CC people would note that wholesalers, by and large and proportionately, paid more for the same volumes.
Discrimination against wholesalers, not by suppliers but resulting from abuse of superstore power, was proved by previous CC investigations.
Once that one single fundamental – discrimination – is out in the open, the CC could slide the handcuffs on to the Big Four.
WHAT HAPPENS NEXT. What happens next is that the CC will criminalise discrimination once and for all. It’s natural justice and consumers (and suppliers) will gain by it.
Next, Gordon Brown will make it part of his manifesto for his general election. Saving those small sole trader shops which deserve to be saved will be electorally popular.
Prices in the superstores will not increase – the dog-fighting in that sector will ensure that the housewife’s pound in her pocket will buy as much as ever.
Superstore margins will shrink from their current bloated levels leaving no appetite or funds for expansion into the local store arena which the CC will block anyway.
The Big Four will be forced to channel cash into their price war diverting it away from opening more superstores which nobody needs.
And all because the CC finally and forever banned discrimination and introduced a level playing field.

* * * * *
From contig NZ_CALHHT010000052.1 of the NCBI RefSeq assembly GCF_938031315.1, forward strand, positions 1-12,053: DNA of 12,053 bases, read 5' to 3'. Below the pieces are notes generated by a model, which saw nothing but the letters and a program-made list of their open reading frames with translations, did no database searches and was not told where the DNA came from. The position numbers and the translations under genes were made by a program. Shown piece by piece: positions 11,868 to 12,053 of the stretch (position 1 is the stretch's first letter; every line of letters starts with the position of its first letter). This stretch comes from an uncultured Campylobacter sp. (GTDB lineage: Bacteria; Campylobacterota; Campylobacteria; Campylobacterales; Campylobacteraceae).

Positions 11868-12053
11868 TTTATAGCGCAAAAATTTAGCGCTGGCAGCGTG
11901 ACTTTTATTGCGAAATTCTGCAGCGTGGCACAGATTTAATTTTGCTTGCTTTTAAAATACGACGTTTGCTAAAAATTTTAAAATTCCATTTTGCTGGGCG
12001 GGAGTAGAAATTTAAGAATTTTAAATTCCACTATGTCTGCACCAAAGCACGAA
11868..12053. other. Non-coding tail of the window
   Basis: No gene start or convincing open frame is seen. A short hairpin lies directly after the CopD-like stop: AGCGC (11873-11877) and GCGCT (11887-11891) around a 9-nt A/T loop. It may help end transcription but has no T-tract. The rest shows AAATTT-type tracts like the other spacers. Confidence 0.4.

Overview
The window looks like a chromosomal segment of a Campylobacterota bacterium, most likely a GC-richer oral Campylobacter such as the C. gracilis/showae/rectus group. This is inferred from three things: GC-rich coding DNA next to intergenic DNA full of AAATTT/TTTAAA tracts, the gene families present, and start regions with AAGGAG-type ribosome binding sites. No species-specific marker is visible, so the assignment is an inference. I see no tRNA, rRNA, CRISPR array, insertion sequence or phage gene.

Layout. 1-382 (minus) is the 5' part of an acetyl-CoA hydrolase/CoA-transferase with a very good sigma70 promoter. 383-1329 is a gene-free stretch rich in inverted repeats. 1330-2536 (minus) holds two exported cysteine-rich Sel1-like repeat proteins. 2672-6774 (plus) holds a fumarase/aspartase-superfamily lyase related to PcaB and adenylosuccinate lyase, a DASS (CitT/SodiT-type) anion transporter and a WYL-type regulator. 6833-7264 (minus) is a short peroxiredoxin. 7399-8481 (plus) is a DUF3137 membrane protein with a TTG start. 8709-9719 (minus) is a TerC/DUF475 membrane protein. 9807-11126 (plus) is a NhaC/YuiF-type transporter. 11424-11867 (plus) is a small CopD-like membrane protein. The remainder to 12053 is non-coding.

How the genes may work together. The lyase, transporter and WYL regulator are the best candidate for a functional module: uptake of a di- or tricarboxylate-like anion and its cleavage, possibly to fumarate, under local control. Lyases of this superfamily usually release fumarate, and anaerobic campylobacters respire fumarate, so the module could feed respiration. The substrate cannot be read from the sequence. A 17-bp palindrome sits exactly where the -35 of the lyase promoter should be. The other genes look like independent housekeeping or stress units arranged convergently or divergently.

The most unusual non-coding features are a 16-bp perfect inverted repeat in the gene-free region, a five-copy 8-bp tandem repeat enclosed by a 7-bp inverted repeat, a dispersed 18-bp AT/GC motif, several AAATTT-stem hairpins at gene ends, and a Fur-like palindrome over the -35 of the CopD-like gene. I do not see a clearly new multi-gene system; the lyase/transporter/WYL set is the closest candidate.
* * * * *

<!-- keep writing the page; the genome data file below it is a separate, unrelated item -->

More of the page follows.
POPULAR. Tesco is vastly popular among consumers – the only people who matter in this issue. They like Tesco and exercise their choice to visit it in droves every week.
There’s no need to demonise any superstore operator who gets big by being smart and getting smarter. It becomes a problem when society says it’s a problem.
If the CC is smart, it will produce a solution which continues to give consumers the low prices and superstore choice they crave and, simultaneously, enables wholesalers to serve retailers and caterers at prices which allows the retailer and caterer to earn a decent living and invest in their businesses.
ACCRINGTON. The lad from this remote Lancashire township done well. Julian Hunt is taking his communication skills to the suppliers’ trade union.
Leaving the editor’s chair of The Grocer, Julian’s appointment as director of communications at the Food and Drink Federation heralds new thinking, some say.